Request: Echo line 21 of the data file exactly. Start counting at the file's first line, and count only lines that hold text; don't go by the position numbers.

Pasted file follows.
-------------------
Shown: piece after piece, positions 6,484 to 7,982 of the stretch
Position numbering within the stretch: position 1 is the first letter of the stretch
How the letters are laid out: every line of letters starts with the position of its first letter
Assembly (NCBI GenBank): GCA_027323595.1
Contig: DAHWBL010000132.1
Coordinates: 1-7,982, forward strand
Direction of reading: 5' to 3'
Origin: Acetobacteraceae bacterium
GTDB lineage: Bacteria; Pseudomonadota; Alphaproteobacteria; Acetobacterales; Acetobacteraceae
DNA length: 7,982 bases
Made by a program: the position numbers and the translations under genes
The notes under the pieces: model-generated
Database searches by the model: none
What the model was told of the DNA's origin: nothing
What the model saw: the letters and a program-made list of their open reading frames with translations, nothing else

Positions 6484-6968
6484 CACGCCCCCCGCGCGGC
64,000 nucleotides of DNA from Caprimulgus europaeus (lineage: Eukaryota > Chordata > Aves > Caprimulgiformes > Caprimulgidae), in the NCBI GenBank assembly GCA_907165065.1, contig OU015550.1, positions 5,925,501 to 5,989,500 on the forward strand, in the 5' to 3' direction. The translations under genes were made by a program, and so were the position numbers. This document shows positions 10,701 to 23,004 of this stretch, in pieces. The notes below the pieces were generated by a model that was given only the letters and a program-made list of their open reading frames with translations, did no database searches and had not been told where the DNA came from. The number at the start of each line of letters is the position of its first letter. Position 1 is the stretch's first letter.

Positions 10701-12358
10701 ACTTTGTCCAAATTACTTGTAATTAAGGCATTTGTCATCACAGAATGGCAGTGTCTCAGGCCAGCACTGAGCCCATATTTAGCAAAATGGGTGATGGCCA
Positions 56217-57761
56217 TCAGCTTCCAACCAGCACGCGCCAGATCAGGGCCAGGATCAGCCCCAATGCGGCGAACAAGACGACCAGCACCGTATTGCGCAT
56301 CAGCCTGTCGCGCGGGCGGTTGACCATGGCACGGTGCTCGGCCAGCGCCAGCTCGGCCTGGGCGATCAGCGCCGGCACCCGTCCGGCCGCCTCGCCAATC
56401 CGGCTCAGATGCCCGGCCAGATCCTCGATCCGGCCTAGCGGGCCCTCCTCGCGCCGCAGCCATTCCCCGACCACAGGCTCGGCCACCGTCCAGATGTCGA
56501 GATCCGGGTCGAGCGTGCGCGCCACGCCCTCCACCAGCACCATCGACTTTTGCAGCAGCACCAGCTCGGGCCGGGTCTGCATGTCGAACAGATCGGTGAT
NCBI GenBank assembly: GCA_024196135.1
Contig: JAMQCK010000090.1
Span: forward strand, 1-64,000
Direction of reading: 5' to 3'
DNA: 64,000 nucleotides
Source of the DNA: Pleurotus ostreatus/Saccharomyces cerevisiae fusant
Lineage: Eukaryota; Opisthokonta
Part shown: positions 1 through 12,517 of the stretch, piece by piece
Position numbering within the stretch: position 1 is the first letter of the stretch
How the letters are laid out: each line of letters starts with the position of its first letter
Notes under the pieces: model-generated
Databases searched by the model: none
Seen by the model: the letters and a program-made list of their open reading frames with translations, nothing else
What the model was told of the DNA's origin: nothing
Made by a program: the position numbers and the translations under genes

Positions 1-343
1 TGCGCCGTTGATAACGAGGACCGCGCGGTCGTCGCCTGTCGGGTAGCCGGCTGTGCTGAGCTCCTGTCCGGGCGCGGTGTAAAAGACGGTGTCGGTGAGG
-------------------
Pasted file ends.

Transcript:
Positions 56217-57761